Tuesday, July 28, 2009

Is China Squeezing Out Other Exporters?

Michael Pettis (via RGE Monitor) has an interesting piece titled 'Squeezing Out the Exporters". Michael makes the case that Europe and the U.S. will likely take a tougher stance on imports from China because of the perception that China is subsidizing their exports. However, the data he lists to support that view seems highly misleading.

Below is a chart of a table of data he references from the Economic Policy Institute (a group he admits is not noted for its commitment to free trade).

This is where I believe the data may be flawed. Michael states (bold mine):

Perhaps as a consequence of a fiscal stimulus aimed at boosting investment and production, China’s share of the US trade deficit has grown significantly. Since the US trade deficit is shrinking quickly, this means that other exporters are getting killed. As I have argued for a while, this is not sustainable and will almost certainly cause trade tensions to erupt.
All exporters are getting killed, but that's because all exports are down, not because China is taking a massive amount of share. One needs to look at TOTAL imports by China vs. TOTAL imports, not TOTAL imports by China vs. TOTAL Net Imports (the ignoring of oil is fine with me).

Why? Lets look at an example. Assume we import goods from four countries, each representing 25% of all imports, and totalling $100 billion, while we export $50 billion per year. In this case (Scenario 1), each country's exports makes up 50% of the trade balance.

Fast forward to scenario 2. Imports from all countries are down an equal amount (in this example 40%), while exports are down only 10%. The result, each country's exports makes up 75% of the trade balance (up from 50%).

Did all counties take market share? Impossible, yet this is the reason why it may appear that China took a ton of market share. The actual figures show that Chinese did take market share in what the U.S. imported, but it was much smaller (from a bit less than 20% to a bit more than 20% excluding oil imports). My thoughts is that was likely due to the decline in cheap goods imported from China being less than the decline for broader goods. It completely ignores the fact that imports from China are down 17%+ year over year.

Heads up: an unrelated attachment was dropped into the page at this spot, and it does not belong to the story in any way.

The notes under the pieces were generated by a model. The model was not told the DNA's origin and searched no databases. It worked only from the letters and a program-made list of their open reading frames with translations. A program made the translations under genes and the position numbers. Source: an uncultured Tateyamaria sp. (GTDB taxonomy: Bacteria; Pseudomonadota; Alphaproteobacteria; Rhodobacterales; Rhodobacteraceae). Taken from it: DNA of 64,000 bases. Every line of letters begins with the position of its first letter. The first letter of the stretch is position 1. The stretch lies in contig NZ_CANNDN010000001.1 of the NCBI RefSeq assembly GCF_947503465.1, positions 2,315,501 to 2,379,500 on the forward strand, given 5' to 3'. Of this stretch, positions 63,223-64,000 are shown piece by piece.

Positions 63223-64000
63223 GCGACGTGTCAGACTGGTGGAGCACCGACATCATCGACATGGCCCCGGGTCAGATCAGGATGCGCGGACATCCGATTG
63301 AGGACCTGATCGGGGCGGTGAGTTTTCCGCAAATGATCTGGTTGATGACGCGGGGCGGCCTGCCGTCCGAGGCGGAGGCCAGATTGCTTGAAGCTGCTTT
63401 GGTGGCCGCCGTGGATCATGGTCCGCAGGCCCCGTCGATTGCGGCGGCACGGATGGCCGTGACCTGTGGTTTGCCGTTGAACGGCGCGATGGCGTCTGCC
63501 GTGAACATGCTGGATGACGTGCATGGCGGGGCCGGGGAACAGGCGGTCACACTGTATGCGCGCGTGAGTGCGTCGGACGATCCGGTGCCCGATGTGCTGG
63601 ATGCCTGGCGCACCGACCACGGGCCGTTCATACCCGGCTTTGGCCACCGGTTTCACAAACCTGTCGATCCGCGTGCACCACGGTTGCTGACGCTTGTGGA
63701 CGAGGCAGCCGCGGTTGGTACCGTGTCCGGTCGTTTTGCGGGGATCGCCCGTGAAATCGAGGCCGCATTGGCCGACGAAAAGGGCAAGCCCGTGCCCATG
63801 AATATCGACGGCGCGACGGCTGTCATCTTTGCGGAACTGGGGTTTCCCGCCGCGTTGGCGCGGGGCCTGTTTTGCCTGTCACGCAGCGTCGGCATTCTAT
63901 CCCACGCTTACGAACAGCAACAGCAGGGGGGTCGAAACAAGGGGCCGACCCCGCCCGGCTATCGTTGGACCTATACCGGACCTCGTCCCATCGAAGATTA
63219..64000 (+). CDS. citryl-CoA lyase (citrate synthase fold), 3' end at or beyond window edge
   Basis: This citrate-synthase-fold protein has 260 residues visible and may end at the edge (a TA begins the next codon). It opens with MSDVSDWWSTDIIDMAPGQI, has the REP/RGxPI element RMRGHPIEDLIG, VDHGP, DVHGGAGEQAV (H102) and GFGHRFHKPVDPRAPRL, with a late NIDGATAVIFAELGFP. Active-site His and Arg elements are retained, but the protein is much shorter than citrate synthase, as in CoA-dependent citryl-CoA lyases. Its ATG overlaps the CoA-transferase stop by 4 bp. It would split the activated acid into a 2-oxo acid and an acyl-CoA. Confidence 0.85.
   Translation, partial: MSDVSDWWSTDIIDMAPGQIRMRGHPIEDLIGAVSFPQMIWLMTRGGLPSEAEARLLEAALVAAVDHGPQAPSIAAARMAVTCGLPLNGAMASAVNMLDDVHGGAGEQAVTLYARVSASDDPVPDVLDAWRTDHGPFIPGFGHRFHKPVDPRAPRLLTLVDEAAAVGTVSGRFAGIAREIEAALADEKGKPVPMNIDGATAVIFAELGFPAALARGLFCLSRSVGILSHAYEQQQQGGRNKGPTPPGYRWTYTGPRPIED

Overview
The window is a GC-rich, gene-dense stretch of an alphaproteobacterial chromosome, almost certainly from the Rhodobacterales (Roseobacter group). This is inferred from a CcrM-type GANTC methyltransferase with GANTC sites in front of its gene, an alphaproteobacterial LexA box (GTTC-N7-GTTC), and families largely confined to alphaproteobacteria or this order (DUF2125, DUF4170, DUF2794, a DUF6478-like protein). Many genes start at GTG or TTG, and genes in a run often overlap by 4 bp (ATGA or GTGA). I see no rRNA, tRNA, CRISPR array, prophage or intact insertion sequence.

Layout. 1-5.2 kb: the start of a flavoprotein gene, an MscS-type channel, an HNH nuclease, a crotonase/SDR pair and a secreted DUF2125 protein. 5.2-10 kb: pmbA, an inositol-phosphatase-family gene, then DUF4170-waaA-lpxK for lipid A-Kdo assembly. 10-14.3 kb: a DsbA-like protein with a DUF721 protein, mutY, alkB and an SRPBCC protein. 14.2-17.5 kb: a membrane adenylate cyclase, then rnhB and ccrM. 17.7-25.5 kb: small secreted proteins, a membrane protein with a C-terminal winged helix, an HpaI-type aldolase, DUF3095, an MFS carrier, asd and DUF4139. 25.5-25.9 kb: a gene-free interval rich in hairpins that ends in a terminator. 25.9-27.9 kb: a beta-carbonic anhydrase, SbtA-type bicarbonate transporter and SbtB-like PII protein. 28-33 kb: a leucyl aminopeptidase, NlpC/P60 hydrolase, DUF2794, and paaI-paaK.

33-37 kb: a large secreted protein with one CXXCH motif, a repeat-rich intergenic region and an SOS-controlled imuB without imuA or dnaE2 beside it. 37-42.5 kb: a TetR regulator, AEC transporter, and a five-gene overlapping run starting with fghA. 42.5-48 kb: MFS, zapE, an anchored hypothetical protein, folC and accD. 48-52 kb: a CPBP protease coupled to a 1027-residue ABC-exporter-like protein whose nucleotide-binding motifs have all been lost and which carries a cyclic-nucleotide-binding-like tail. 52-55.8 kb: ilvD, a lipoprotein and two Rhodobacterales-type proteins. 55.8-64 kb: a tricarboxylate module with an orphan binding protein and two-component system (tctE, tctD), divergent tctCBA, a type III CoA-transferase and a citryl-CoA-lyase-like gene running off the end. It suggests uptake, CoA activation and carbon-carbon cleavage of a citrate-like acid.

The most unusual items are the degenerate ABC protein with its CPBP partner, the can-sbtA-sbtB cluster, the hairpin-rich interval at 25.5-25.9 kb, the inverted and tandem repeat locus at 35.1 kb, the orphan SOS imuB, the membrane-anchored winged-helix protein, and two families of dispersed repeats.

So... is China squeezing out other exports to the U.S.? Yes, but not any more than they have been doing over the previous 20-30 years. They just import the cheap goods we are less likely to cut out of our lives, thus everyone is taking notice.


  1. I am pretty sure you haven't actually looked at any export numbers before coming to your conclusion. China's trade suprlus is largely unchanged while total trade deficits are sharply down, and the surpluses of nearly every one of its Asian neighbors have collapsed. Chinese exports have declined by less than half of the decline in their neighbors. And Chinese policymakers have been urging Chinese exporters to conintue expanding their market share of the export market.

    You might be the only person who has made the claim that China has not increased its share of exports, and I suspect that can only be because you haven't checked the numbers. Pettis may or may not have his math right (I think he does), but he is certainly right about the export picture. Why do you think other Asians are complaining so much about China?

  2. My post was likely (actually definitely) too U.S. centric. While I do understand they are taking share, it has been incremental in the U.S., not near the 3x jump implied by Pettis.

  3. Your post added some nice perspective. I think what Pettis was getting at is that China's surplus *looks* larger than it previously did. More of a matter of perception, and in keeping with the point of the post that trade tensions will be rising. Pettis's broader point, made across multiple blog posts, is that China is hardly exporting demand(on net), which it would need to do in order to drive a global recovery. When economic suffering is prolonged and trade tensions rise, obviously the country with the huge trade surpluses and manipulated currency is going to be targeted. And they are are also the country likely to be most hurt in a trade war, as the US was in the Great Depression.